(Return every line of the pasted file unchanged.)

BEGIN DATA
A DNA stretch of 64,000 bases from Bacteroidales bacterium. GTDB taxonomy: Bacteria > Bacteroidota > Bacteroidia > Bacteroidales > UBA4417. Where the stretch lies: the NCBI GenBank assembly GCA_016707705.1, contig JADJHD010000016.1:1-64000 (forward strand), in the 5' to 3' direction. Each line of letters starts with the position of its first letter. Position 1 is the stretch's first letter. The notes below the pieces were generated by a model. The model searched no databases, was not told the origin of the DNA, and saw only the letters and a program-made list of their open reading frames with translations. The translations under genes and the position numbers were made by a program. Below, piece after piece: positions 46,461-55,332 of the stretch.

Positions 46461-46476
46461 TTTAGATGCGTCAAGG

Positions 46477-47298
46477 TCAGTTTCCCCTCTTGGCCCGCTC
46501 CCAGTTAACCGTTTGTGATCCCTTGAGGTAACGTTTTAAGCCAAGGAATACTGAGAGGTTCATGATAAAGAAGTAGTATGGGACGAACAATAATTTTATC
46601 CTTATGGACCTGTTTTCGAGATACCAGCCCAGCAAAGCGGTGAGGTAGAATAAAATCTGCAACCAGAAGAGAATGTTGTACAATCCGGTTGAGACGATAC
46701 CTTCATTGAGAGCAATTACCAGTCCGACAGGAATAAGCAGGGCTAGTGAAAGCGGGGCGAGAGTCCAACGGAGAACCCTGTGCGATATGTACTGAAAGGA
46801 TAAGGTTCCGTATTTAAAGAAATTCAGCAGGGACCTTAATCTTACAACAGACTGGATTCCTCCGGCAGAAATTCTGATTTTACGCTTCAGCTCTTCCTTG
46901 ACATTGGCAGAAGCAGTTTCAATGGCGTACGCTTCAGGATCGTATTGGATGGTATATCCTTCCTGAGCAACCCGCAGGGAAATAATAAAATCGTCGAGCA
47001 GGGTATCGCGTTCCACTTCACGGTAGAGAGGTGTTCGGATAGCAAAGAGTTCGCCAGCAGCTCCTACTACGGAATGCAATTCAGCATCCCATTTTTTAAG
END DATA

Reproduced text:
A DNA stretch of 64,000 bases from Bacteroidales bacterium. GTDB taxonomy: Bacteria > Bacteroidota > Bacteroidia > Bacteroidales > UBA4417. Where the stretch lies: the NCBI GenBank assembly GCA_016707705.1, contig JADJHD010000016.1:1-64000 (forward strand), in the 5' to 3' direction. Each line of letters starts with the position of its first letter. Position 1 is the stretch's first letter. The notes below the pieces were generated by a model. The model searched no databases, was not told the origin of the DNA, and saw only the letters and a program-made list of their open reading frames with translations. The translations under genes and the position numbers were made by a program. Below, piece after piece: positions 46,461-55,332 of the stretch.

Positions 46461-46476
46461 TTTAGATGCGTCAAGG

Positions 46477-47298
46477 TCAGTTTCCCCTCTTGGCCCGCTC
46501 CCAGTTAACCGTTTGTGATCCCTTGAGGTAACGTTTTAAGCCAAGGAATACTGAGAGGTTCATGATAAAGAAGTAGTATGGGACGAACAATAATTTTATC
46601 CTTATGGACCTGTTTTCGAGATACCAGCCCAGCAAAGCGGTGAGGTAGAATAAAATCTGCAACCAGAAGAGAATGTTGTACAATCCGGTTGAGACGATAC
46701 CTTCATTGAGAGCAATTACCAGTCCGACAGGAATAAGCAGGGCTAGTGAAAGCGGGGCGAGAGTCCAACGGAGAACCCTGTGCGATATGTACTGAAAGGA
46801 TAAGGTTCCGTATTTAAAGAAATTCAGCAGGGACCTTAATCTTACAACAGACTGGATTCCTCCGGCAGAAATTCTGATTTTACGCTTCAGCTCTTCCTTG
46901 ACATTGGCAGAAGCAGTTTCAATGGCGTACGCTTCAGGATCGTATTGGATGGTATATCCTTCCTGAGCAACCCGCAGGGAAATAATAAAATCGTCGAGCA
47001 GGGTATCGCGTTCCACTTCACGGTAGAGAGGTGTTCGGATAGCAAAGAGTTCGCCAGCAGCTCCTACTACGGAATGCAATTCAGCATCCCATTTTTTAAG